Johan de Witt: The Failed Politician who was Cannibalized by his Opponents
Even after a successful political career, Johan de Witt has gone down in history for having suffered one of the most bizarre assassinations in history and one of the few recorded cases of cannibalism from the 17th century. A key figure in Dutch politics, Johan de Witt rose to become Prime Minister, or Grand Pensionary, for the Dutch Republic in 1653.
Taking his seat during what historians dubbed the “Dutch Golden Age” was always going to have its risks, but the Dutch Republic was far more dangerous than de Witt had likely bargained for and he soon came to find he had bitten off more than he could chew. Even after being re-elected a total of three times, he was attacked by an angry mob who ripped him apart and eat his remains.
The Early Life of Johan de Witt
De Witt was born into an illustrious family on September 24th, 1625. His father was mayor of their home town, Dordrecht, and his background meant he was likely to succeed in whatever path he chose to take. Having studied mathematics, and essentially writing one of the first texts in what we know as analytical geometry, the future seemed bright for Johan de Witt.
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Following in his father’s footsteps, he strongly opposed the House of Orange, an aristocratic princely dynasty also known as the House of Nassau. Along with the Republican merchant class, he joined in the conflict against the monarchists which had been active for many years and showed no signs of slowing down.
Johan de Witt (1625-1672), Grand Pensionary of Holland. (Public domain)
Power, Politics and Johan de Witt as Grand Pensionary
When de Witt took power, due not only to his intelligence but also to his riding on the coattails of his father, the United Provinces were at war with England and France, a tumultuous time for the predecessor state to the Netherlands. Amsterdam was the lynchpin of world trade and Asian routes of commerce were controlled by the Dutch East India Company, making the Dutch Republic one of the most influential powers in all of Europe.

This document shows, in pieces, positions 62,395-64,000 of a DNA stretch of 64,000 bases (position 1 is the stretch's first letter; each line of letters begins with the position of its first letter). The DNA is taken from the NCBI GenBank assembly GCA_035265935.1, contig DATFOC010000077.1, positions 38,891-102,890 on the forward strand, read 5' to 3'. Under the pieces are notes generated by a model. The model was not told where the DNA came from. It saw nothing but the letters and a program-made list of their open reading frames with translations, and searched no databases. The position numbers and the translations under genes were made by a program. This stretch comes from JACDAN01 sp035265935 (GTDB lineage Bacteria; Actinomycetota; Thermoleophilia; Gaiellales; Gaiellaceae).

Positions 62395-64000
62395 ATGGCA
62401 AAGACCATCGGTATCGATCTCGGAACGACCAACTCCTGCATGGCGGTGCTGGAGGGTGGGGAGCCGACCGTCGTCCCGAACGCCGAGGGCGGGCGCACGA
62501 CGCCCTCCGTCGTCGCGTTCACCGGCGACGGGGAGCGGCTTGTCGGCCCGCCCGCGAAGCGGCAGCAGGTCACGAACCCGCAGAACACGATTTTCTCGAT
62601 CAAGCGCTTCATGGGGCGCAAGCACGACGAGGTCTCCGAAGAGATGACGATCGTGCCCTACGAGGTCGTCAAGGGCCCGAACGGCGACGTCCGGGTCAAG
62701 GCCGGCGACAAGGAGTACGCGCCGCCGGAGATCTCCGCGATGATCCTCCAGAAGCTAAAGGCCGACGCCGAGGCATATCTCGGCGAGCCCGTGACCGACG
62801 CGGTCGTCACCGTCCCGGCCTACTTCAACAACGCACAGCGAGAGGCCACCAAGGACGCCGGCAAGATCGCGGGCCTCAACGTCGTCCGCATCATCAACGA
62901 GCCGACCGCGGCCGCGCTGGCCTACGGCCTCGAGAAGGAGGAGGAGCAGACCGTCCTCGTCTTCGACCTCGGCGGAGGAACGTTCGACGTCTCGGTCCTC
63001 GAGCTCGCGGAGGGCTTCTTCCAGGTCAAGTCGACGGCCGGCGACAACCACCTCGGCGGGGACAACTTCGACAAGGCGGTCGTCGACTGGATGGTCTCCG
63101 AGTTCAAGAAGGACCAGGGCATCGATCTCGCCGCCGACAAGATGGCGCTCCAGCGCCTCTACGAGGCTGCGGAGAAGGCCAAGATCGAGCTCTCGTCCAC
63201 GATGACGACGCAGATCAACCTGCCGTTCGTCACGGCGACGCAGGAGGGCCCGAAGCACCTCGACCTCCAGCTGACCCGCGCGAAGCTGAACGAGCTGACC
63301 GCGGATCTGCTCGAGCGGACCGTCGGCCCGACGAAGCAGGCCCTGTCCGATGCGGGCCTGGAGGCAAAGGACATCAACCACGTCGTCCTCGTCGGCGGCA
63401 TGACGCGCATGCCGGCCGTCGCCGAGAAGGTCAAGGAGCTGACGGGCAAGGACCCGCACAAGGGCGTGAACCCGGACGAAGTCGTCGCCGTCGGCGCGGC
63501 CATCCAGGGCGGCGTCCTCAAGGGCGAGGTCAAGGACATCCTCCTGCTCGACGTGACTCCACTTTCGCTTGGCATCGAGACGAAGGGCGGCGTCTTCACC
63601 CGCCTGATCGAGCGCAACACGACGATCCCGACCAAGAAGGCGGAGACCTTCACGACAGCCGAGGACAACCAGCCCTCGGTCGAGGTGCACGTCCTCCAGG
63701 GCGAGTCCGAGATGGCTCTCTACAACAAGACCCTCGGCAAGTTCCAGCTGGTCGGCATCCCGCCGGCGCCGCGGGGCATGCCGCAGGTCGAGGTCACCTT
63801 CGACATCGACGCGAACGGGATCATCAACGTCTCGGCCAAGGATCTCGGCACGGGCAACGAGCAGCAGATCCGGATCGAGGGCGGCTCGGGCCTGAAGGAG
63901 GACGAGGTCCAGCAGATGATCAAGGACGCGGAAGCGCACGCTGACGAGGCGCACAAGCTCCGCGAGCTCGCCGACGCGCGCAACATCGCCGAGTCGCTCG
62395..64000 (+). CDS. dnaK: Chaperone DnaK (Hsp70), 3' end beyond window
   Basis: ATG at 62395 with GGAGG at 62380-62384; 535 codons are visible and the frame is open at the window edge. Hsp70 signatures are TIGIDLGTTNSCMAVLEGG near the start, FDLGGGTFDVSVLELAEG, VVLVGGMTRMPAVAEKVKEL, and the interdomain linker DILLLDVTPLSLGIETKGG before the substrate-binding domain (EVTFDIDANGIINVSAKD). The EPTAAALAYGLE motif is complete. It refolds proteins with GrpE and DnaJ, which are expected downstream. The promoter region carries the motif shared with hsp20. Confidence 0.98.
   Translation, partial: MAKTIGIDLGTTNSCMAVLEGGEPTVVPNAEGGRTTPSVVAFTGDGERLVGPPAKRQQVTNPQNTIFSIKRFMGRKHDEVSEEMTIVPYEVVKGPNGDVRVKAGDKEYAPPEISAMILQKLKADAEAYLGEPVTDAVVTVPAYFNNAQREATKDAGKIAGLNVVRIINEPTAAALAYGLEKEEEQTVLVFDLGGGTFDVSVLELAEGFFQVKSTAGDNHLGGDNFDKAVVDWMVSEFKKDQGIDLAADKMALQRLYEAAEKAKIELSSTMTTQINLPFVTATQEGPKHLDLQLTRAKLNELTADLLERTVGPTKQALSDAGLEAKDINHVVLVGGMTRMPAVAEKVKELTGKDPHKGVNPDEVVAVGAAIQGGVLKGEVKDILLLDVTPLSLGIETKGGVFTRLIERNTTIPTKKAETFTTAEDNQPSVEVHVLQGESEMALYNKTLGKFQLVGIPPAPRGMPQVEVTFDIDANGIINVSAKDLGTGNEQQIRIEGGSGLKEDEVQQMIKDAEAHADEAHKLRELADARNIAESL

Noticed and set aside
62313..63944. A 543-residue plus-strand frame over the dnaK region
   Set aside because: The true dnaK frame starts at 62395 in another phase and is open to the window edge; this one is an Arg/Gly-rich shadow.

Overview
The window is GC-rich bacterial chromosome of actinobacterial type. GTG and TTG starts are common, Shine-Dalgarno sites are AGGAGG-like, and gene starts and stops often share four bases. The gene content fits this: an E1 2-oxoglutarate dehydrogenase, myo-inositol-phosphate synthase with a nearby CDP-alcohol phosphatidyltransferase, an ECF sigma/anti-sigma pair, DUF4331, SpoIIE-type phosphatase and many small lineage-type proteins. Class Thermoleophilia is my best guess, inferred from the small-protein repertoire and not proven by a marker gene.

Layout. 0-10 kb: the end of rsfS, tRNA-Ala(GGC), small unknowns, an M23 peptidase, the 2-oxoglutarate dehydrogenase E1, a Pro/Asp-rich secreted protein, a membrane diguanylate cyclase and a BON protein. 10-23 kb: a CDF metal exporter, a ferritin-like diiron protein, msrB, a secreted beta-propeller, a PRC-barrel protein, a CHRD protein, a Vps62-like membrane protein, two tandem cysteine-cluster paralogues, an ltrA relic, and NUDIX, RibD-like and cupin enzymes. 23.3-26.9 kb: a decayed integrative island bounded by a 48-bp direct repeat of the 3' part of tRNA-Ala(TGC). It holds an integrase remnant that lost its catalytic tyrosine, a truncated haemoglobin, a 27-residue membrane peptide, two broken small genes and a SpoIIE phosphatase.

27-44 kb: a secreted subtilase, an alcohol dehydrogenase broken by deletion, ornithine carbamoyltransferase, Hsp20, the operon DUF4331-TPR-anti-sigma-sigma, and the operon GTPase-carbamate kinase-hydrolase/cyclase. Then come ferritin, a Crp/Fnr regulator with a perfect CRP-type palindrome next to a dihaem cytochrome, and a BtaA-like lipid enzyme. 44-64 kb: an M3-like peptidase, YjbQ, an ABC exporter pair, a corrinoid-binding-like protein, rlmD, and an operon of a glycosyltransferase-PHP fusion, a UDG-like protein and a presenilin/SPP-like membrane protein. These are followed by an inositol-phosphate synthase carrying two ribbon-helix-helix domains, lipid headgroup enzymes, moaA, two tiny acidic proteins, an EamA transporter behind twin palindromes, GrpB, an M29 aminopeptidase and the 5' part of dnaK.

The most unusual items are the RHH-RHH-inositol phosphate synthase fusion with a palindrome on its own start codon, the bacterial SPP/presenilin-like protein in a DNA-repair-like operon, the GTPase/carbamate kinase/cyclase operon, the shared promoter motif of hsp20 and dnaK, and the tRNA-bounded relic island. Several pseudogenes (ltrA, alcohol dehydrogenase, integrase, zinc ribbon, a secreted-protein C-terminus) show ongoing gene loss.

Despite the varied political issues with other European countries, de Witt used his political proficiency to negotiate peace talks. He also competently set England and France against one another, the Dutch Republic’s two fiercest enemies. Meanwhile, de Witt vehemently opposed the Orange monarchy and stopped the Prince of Orange from gaining any political hold in his territory. In fact, throughout his reign as the Grand Pensionary, Johan de Witt had maintained his opposition to the Oranges which would eventually be significant in his downfall.
The Brothers De Witt in Prison by Simon Opzoomer. (Public domain)
The Franco-Dutch War Led to the Downfall of Johan de Witt
The struggle between France and the Dutch Republic eventually came to a head, and the Franco-Dutch war broke out against Louis XIV of France. The cause was the fact that both countries had major league interests in maintaining control of the seas. In 1665, Johan de Witt managed to keep control of his maritime interests, but by 1672 the war was raging and for Johan de Witt it was to be a disastrous year.
England and France, the two main enemies of the Dutch Republic, managed to invade with very little effort or obstruction due to the lack of a Dutch land army. The Dutch people suffered many casualties as a result and de Witt was touted as the reason for this failure, due to the belief that de Witt had failed to bolster the land army and instead had focused his attention predominately on the navy.